9. Junior journalists
Remember, today’s junior journalists are tomorrow’s editors. Treat all journalists equally. They have long memories, and those you help today will remember tomorrow.
10. Journalists on non-core titles
We all have titles that are more important to us than others. But if you get a request to help a journalist on a non-core title, do your best to help. Many will work for other titles concurrently as freelancers, and others will move between titles during their career. Helping all journalists is important relationship building.
11. Freedom of the press
We have a free press, this is a blessing. A journalist is not obliged to run their feature past you for your review before it’s published. Occasionally you may get to see your quotes, but don’t expect this. If you’re worried about being misquoted, then follow the above points to mitigate this risk.
12. Maximise the opportunity
Getting quoted in the press is a competitive business. Chances are that someone in your public relations (PR) team has worked hard to get you the opportunity. Take the opportunity and make the most of it. It may be tempting to not make a journalist call a priority, but remember that reputations can be built in the press. Those that appreciate the power of being quoted are the ones with the power. You can’t pick and choose when you want a relationship to work for you. If you want them to listen to your views when it’s important to you, you need to give them your time when it’s important to them.
The more interviews you have with journalists the better: the easier they become, the more you find your voice. Enjoy them. Of course, all journalists are different, all will have their different styles, take control and enjoy them.
14. You’re in charge
Remember you’re in charge, you don’t have to answer anything you don’t want to, and if you’re not sure of something you can always check your facts and get back to them – make sure you do if you say you will.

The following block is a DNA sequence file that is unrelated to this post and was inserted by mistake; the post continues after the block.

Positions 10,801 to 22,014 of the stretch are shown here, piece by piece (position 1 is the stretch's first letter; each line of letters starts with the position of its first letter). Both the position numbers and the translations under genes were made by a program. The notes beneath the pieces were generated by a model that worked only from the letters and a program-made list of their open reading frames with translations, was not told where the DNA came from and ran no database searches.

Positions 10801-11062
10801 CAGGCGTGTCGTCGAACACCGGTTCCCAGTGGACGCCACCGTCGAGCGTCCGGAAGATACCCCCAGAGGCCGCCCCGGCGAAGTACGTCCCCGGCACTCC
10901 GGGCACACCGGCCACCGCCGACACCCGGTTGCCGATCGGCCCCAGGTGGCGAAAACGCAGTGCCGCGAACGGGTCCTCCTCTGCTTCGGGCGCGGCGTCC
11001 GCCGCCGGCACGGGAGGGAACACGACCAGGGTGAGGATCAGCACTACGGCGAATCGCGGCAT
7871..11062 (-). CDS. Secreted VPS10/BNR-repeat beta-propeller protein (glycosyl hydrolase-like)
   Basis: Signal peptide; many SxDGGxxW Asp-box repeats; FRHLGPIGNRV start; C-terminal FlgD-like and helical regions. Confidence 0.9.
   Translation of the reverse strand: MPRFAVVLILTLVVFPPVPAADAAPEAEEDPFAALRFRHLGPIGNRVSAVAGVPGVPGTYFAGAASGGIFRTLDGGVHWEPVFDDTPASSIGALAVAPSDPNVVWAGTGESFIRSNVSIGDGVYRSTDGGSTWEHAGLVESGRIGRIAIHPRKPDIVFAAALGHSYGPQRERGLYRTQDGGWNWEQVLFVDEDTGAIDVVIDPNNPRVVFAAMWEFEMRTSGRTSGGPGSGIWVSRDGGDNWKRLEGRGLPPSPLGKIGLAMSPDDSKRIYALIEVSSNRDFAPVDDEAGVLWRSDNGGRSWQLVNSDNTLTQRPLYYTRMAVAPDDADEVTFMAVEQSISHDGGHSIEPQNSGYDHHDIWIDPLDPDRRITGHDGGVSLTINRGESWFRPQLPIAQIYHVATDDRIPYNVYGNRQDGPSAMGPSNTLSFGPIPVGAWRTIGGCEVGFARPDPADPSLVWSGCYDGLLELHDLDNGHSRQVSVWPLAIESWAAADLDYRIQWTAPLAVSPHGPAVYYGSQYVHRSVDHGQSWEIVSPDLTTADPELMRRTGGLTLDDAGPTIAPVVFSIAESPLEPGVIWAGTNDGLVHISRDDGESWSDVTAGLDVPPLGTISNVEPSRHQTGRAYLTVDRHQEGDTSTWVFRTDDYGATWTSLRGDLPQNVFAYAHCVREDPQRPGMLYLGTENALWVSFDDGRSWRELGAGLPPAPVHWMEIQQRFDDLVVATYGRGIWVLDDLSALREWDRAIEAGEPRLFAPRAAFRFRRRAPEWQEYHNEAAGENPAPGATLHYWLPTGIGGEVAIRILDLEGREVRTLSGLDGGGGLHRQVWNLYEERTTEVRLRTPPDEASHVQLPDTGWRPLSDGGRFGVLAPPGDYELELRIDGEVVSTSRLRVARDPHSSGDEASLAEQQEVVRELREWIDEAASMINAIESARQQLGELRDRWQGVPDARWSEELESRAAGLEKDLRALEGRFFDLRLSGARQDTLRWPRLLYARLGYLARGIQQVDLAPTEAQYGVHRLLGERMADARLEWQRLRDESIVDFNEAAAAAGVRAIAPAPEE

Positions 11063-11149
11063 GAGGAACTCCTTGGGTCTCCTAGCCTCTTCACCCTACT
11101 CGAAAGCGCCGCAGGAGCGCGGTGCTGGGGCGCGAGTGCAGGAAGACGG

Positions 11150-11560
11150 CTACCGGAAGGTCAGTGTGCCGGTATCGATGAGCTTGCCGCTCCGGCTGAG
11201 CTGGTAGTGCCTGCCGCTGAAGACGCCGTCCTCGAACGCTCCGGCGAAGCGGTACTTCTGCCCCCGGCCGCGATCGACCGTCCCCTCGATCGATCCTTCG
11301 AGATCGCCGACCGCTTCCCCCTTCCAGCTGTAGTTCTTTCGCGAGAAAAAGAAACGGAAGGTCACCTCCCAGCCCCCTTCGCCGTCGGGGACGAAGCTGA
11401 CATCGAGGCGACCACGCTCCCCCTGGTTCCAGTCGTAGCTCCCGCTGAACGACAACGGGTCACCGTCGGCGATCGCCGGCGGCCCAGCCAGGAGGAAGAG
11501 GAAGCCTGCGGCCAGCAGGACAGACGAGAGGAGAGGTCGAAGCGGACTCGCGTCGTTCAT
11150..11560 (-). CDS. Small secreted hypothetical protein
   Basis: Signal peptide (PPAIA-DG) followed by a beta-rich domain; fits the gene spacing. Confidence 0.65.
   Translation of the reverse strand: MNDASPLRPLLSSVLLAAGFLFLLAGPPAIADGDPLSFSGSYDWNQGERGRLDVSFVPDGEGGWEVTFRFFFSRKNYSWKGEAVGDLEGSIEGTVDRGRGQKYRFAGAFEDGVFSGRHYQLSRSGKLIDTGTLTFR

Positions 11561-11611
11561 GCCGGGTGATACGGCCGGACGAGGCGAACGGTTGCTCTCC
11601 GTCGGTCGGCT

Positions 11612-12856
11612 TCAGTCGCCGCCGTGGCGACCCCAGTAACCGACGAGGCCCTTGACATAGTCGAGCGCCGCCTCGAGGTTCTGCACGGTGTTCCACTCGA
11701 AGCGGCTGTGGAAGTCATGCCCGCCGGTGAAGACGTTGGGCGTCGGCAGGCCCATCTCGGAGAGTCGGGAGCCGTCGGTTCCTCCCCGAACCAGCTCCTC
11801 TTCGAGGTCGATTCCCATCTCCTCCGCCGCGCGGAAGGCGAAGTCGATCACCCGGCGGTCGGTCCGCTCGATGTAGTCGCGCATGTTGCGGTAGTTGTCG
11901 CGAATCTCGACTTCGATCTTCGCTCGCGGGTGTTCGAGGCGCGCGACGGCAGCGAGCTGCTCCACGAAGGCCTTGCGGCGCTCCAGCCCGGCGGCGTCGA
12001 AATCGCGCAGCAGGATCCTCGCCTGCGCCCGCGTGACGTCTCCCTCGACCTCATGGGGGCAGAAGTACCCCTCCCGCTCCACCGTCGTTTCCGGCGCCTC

15. Have a point of view
A journalist will have a brief to write an article that people will want to read, that will inform their readers, and give them something to read they haven’t read before. Keep this in mind when you talk to them. They want to hear something different, they want a point of view. You’ve got to your position in your industry and have been chosen as a spokesperson for a reason. You have a point of view, and you need to communicate it. Yes it needs to be in line with your company thinking, but chances are you won’t have been put forward to talk to the press if you were a loose cannon. If you’re unsure if you can say something, check with your MD first, but then be confident to give your point of view with gusto.
Conversely, sometimes you may be asked to talk about a topic where you feel everyone will have the same point of view. Don’t feel this is a reason not to give an interview. Don’t make assumptions about what others will say; think about what’s important about the topic – it may help if you consider how you’d explain the key points to a prospective client – and make these points in your call.
Whether you’re working with the financial services press, employee benefits, healthcare, health & safety, group risk, industry or trade, the rules are the same. This isn’t exhaustive, but I hope this helps you make the most of journalist interviews.